A novel homozygous mutation in the FSHR gene is causative for primary ovarian insufficiency

A novel mutation in the FSHR gene is causative for primary ovarian insufficiency by means of arresting folliculogenesis.

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Volume 108, Issue 6, Pages 1050–1055.e2

Authors:

Hongli Liu, M.D., Ph.D., Xiaofei Xu, M.D., Ph.D., Ting Han, M.D., Ph.D., Lei Yan, M.D., Ph.D., Lei Cheng, M.S., Yingying Qin, M.D., Ph.D., Wen Liu, M.D., Ph.D., Shidou Zhao, M.D., Ph.D., Zi-Jiang Chen, M.D., Ph.D.

Abstract:

Objective

To identify the potential FSHR mutation in a Chinese woman with primary ovarian insufficiency (POI).

Design

Genetic and functional studies.

Setting

University-based reproductive medicine center.

Patient(s)

A POI patient, her family members, and another 192 control women with regular menstruation.

Intervention(s)

Ovarian biopsy was performed in the patient. Sanger sequencing was carried out for the patient, her sister, and parents. The novel variant identified was further confirmed with the use of control subjects.

Main Outcome Measure(s)

Sanger sequencing and genotype analysis to identify the potential variant of the FSHR gene; hematoxylin and eosin staining of the ovarian section to observe the follicular development; Western blotting and immunofluorescence to detect FSH receptor (FSHR) expression; and cyclic adenosine monophosphate (cAMP) assay to monitor FSH-induced signaling.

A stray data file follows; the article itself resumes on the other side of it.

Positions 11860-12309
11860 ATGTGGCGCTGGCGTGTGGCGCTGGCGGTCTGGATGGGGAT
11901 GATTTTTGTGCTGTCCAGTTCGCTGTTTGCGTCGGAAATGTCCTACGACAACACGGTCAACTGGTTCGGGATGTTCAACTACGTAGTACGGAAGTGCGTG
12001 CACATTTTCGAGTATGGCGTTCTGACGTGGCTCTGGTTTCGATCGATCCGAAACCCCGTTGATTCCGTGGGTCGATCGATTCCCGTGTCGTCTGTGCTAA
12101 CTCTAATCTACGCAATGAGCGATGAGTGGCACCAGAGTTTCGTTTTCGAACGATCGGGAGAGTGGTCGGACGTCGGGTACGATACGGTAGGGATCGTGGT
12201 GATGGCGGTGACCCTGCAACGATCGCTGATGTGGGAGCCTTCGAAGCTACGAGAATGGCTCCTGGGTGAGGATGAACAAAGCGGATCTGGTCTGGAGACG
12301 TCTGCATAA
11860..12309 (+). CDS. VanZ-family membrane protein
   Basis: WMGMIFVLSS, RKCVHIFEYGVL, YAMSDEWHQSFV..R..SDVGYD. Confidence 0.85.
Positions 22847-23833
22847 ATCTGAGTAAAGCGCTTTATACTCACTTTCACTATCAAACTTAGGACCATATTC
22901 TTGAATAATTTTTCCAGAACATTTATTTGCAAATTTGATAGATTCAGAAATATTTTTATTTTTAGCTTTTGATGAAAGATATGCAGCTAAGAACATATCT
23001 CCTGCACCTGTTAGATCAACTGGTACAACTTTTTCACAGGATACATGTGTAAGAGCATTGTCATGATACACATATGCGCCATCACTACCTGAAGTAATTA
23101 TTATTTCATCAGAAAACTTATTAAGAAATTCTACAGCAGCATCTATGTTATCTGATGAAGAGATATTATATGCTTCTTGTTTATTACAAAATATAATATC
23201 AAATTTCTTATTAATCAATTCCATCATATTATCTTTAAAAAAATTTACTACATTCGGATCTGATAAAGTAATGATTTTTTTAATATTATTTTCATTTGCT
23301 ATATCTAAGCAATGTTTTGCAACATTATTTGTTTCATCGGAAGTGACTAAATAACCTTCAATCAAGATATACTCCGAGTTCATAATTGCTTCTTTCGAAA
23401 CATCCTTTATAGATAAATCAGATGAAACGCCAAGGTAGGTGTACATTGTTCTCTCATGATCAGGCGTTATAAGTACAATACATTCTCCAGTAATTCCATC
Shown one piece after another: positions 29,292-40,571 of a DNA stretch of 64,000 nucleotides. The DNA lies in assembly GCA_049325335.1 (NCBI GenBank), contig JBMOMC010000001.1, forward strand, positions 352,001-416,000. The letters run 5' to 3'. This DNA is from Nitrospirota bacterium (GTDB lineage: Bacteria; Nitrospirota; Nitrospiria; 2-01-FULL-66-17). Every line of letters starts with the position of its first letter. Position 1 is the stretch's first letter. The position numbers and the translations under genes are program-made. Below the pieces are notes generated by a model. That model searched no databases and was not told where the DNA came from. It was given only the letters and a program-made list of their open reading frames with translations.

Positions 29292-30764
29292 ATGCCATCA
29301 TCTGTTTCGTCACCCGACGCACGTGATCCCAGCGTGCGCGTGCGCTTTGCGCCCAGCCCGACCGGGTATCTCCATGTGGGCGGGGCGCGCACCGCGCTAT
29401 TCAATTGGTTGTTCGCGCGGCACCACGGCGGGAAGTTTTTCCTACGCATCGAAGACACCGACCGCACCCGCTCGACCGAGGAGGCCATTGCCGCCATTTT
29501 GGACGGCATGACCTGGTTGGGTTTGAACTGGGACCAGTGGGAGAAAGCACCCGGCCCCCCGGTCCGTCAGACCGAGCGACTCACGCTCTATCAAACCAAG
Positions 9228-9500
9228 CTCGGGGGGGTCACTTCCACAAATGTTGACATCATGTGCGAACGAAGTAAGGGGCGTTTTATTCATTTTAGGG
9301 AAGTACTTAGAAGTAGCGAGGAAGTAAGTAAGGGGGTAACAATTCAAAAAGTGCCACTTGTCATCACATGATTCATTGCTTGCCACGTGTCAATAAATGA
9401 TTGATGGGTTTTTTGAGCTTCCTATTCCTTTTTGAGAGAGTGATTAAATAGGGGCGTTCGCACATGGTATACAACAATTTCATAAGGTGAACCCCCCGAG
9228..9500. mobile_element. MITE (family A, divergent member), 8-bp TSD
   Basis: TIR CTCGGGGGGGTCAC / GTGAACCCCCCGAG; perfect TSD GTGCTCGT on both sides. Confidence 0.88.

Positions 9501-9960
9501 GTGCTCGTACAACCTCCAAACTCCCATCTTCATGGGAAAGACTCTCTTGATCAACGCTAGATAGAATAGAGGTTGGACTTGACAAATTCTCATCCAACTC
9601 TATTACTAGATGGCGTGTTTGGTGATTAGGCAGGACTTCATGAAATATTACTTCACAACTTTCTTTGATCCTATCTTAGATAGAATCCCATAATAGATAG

Result(s)

Histologic examination of the ovaries in the patient revealed follicular development up to the early antral stage. Mutational screening and genotype analysis of the FSHR gene identified a novel homozygous mutation c.175C>T (p.R59X) in exon 2, which was inherited in the autosomal recessive mode from her heterozygous parents but was absent in her sister and the 192 control women. Functional studies demonstrated that in vitro the nonsense mutation caused the loss of full-length FSHR expression and that p.R59X mutant showed no response to FSH stimulation in the cAMP level.

Conclusion(s)

The mutation p.R59X in FSHR is causative for POI by means of arresting folliculogenesis.


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Fertility and Sterility

Editorial Office, American Society for Reproductive Medicine

Fertility and Sterility® is an international journal for obstetricians, gynecologists, reproductive endocrinologists, urologists, basic scientists and others who treat and investigate problems of infertility and human reproductive disorders. The journal publishes juried original scientific articles in clinical and laboratory research relevant to reproductive endocrinology, urology, andrology, physiology, immunology, genetics, contraception, and menopause. Fertility and Sterility® encourages and supports meaningful basic and clinical research, and facilitates and promotes excellence in professional education, in the field of reproductive medicine.

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